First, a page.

In this article, we examine the role that NK-1 receptor plays in airway epithelial injury and proliferation during repair, and whether it modulates neutrophil emigration into airways after acute ozone inhalation. First, we demonstrate that the NK-1 receptor antagonist, SR140333, did not significantly affect the rapid, shallow breathing induced by an acute ozone exposure in Wistar rats. Second, we show that treatment with the NK-1 receptor antagonist significantly attenuated epithelial cell death in terminal bronchioles, but not in proximal airways, suggesting an airway generation–specific response in ozone-induced cell death. Third, we show that treatment with the NK-1 receptor antagonist significantly attenuated epithelial cell proliferation after acute ozone exposure in both proximal and distal airways. Fourth, the NK-1 receptor antagonist did not influence the emigration of neutrophils into airways after ozone injury. Supplementing these observations, we show that: (1) airway epithelial cells expressing NK-1 receptors are distributed down the entire length of the airway; (2) ozone-induced epithelial cell death in the terminal bronchioles occurs via a nonapoptotic mechanism; (3) the NK-1 receptor antagonist, SR140333, does not attenuate cell injury by acting as an antioxidant; and (4) ethidium-positive cells in the terminal bronchioles of ozone-exposed rats are positive for the nuclear orphan receptor, Nur77. Taken together, these data indicate that substance P acting via NK-1 receptors is an important mediator in orchestrating airway epithelial cell death and proliferation after acute ozone exposure.
We found airway generational differences in the amount of epithelial cell death and proliferation in vehicle-treated rats exposed to 1.0 ppm ozone for 8 hours followed by an 8-hour postexposure period. The highest density of dead cells was found in the terminal bronchioles (). Similar site-specific differences in ozone-induced injury and repair have been previously reported (33
). It has been proposed that this distribution of ozone-induced lesions is the result of numerous factors, including the distribution of ozone uptake at different airway sites, and the sensitivity of different cell types to ozone-induced injury (33
). Previous work in our laboratory has shown that the pattern of distribution of ozone-induced airway injury is in part dependent upon the development of rapid, shallow breathing during exposure, which tends to protect the large conducting airways, but produces a more even distribution of injury in terminal bronchioles (31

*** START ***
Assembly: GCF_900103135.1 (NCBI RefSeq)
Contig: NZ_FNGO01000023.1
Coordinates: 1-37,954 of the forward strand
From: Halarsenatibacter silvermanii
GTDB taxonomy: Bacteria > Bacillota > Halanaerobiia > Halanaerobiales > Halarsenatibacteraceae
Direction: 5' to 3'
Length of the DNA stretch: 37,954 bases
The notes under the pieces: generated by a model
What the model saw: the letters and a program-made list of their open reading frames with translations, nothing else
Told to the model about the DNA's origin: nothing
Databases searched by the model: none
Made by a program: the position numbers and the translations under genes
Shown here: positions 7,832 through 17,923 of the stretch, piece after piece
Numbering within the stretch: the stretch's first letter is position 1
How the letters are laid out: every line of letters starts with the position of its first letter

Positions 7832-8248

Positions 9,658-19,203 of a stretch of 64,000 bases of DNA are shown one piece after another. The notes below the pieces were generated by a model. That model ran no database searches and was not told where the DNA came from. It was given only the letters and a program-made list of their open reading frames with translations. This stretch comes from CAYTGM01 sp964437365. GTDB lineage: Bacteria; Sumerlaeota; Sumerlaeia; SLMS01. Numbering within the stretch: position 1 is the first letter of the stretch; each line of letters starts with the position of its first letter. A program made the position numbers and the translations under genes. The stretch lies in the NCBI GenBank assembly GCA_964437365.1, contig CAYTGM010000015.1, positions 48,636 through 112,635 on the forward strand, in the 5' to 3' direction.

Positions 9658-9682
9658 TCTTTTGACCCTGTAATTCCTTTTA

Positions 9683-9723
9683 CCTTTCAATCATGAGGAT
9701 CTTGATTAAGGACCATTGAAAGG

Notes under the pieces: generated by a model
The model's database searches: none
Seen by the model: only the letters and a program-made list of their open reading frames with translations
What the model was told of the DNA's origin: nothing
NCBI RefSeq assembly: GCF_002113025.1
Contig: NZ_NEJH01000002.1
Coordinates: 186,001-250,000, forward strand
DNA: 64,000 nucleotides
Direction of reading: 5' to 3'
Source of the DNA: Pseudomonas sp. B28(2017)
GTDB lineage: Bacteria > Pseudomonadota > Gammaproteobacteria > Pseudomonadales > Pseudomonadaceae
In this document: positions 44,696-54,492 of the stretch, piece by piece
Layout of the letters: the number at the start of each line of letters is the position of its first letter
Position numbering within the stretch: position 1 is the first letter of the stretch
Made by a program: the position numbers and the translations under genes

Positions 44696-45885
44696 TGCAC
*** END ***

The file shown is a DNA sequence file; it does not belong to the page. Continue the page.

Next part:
). Subsequently, Alfaro and colleagues (32
) demonstrated that rapid, shallow breathing results in a redistribution of ozone uptake, in part explaining the findings of Schelegle and coworkers. In the current study, we found that the selective NK-1 receptor antagonist SR140333, did not significantly affect ozone-induced rapid shallow breathing in a limited subsample of rats. Therefore, the observed decreases in site-specific, ozone-induced epithelial injury and proliferation were due to the direct effect of the antagonists, and not due to a change in the distribution of ozone uptake.
Although never directly studied, it has been assumed that ozone-induced cell death of airway epithelial cells is the direct result of oxidant damage induced by ozone and/or its reaction products. Our data show that treatment with SR140333 significantly reduced the ethidium labeling in the terminal bronchioles after ozone inhalation, indicating that NK-1 receptors play some role in mediating ozone-induced cell death. Several papers have found that NK-1 receptors contribute to cellular injury and death in various animal and cell culture models of tissue injury. SR140333 reduced the epithelial ulceration and severity of colitis and infarct volume after cerebral ischemia in rats (35
). Castro-Obregón and colleagues (37
) demonstrated, in a neuronal cell line overexpressing the NK-1 receptor, that substance P induces a nonapoptotic programmed cell death. They showed that this nonapoptotic cell death involves the recruitment of a mitogen-activated protein kinase phosphorylation cascade by the scaffold protein, arrestin 2, leading to the phosphorylation of the orphan nuclear receptor, Nur77. More recently, Lucattelli and colleagues (25